Competition among renters is so intense that there are 20 requests to view each available property, according to data commissioned by the BBC.
The average number of requests to see each home has more than tripled from six in 2019, the figures from Rightmove show. The queue to view is even longer in some regions, reaching 30 in the North West of England.
Demi and Andrew, who are both self-employed and have five children, told the BBC they faced “ridiculous prices”, a lack of options, and a wall of silence from some agents before finding somewhere suitable near Preston.
Demand from prospective renters has soared as rising mortgage rates are making home ownership a more distant prospect and prompting some landlords to sell up. The BBC found that in Britain, in May, there were typically 20 requests to view each available property in Britain from prospective tenants, up from 19 the previous year, and six in 2019, before the Covid pandemic.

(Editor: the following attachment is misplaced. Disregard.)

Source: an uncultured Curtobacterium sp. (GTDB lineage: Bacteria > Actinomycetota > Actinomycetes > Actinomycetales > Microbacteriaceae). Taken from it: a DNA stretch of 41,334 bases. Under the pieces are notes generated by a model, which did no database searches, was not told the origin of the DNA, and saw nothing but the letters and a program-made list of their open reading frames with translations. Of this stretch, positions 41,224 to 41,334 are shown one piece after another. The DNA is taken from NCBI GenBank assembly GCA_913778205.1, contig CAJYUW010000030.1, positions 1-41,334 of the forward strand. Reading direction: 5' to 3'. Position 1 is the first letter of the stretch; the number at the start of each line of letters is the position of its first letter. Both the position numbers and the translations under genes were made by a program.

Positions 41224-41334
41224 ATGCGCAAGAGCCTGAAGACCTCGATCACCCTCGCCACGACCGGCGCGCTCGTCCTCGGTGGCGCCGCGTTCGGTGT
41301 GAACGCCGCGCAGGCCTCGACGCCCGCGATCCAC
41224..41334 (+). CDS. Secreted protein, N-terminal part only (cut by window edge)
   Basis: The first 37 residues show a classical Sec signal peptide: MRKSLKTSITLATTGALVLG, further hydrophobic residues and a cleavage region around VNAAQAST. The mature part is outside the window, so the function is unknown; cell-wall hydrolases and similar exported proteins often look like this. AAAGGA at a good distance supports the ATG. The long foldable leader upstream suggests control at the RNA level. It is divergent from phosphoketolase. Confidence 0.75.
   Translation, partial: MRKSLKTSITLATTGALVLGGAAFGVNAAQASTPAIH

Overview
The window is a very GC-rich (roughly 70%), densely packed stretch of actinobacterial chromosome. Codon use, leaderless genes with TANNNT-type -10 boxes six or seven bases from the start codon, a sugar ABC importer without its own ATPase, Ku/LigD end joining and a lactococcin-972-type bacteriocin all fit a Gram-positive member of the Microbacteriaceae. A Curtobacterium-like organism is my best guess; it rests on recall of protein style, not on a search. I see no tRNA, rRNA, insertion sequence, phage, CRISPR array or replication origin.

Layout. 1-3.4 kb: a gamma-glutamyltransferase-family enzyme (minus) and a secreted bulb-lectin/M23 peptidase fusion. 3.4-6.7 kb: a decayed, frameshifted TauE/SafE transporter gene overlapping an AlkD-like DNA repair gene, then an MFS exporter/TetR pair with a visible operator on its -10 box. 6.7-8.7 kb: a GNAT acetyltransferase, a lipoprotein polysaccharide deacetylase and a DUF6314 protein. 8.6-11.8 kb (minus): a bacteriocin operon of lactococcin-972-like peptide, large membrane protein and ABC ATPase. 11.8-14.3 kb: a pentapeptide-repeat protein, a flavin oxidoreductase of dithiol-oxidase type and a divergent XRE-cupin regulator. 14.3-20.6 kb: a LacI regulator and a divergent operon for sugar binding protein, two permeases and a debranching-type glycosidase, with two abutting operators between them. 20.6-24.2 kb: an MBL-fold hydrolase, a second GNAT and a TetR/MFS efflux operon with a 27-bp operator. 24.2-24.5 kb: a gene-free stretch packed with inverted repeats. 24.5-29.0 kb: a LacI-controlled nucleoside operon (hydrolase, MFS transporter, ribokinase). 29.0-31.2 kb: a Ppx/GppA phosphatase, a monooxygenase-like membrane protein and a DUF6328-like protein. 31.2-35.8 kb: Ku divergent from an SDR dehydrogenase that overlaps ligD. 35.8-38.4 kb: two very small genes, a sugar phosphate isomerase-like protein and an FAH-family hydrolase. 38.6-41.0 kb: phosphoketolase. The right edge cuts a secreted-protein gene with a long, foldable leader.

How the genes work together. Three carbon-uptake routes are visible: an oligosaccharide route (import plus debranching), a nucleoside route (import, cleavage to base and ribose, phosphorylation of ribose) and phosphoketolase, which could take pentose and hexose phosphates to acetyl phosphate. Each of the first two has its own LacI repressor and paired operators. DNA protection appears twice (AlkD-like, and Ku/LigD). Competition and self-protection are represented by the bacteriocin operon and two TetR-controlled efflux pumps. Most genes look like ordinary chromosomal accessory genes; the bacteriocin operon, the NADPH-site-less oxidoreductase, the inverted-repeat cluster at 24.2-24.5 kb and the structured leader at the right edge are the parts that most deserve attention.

Previous research by the BBC recently revealed how rental applicants with children and pets have found it even harder to secure a place.
In May, the government confirmed it planned to ban no-fault evictions in England, promising a “fairer deal for renters”. But a group of charities and campaigners said there has been slow progress since. They have written to Prime Minister Rishi Sunak urging him to speed up and strengthen reforms in the private rental sector.
Recently, HUNGER spoke to a number of prospective renters in the UK, who discussed the impact that rising rents, bidding wars, and lack of government support has been affecting them and their search for housing.